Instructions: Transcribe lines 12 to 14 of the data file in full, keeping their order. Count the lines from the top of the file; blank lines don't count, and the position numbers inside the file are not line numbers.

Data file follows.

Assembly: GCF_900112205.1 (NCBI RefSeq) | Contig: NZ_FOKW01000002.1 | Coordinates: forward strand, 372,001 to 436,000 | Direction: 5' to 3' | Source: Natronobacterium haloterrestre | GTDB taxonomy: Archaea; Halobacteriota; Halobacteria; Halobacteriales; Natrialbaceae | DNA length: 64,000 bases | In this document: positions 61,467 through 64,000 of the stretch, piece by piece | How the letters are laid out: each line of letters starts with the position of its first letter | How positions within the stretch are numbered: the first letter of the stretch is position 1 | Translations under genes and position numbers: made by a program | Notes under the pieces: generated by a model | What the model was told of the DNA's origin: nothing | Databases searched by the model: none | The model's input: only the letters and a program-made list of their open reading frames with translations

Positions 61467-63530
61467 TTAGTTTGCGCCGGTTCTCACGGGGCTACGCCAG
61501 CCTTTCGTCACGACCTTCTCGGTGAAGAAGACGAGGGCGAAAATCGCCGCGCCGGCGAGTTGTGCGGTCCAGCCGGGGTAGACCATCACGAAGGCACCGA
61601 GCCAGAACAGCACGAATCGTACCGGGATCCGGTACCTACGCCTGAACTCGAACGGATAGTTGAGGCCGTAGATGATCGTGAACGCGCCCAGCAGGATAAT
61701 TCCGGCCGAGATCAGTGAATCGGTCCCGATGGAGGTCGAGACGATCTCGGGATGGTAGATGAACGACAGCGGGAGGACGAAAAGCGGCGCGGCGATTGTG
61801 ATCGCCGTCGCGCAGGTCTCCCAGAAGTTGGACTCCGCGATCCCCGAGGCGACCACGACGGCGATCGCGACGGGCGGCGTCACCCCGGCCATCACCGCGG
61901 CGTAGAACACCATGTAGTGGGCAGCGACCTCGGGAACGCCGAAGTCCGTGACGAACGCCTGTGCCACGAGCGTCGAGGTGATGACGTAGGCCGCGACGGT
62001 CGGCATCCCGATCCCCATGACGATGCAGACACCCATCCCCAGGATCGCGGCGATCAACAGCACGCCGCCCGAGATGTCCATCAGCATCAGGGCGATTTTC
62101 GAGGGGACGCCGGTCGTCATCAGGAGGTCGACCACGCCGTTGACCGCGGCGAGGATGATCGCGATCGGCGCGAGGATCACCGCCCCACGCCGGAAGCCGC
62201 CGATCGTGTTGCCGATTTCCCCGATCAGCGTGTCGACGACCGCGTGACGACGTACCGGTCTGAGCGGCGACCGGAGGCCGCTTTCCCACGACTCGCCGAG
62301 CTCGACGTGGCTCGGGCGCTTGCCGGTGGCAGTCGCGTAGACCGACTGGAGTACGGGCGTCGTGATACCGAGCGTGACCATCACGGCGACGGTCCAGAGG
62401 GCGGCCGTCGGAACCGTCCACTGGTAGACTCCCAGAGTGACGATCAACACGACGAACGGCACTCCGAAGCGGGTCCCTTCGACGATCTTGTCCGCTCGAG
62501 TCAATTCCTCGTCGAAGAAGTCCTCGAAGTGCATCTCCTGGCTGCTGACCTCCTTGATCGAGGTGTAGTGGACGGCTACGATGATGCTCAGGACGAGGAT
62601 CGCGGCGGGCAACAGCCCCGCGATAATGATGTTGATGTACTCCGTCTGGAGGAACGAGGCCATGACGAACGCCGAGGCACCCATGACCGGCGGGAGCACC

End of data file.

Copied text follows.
62301 CTCGACGTGGCTCGGGCGCTTGCCGGTGGCAGTCGCGTAGACCGACTGGAGTACGGGCGTCGTGATACCGAGCGTGACCATCACGGCGACGGTCCAGAGG
62401 GCGGCCGTCGGAACCGTCCACTGGTAGACTCCCAGAGTGACGATCAACACGACGAACGGCACTCCGAAGCGGGTCCCTTCGACGATCTTGTCCGCTCGAG
62501 TCAATTCCTCGTCGAAGAAGTCCTCGAAGTGCATCTCCTGGCTGCTGACCTCCTTGATCGAGGTGTAGTGGACGGCTACGATGATGCTCAGGACGAGGAT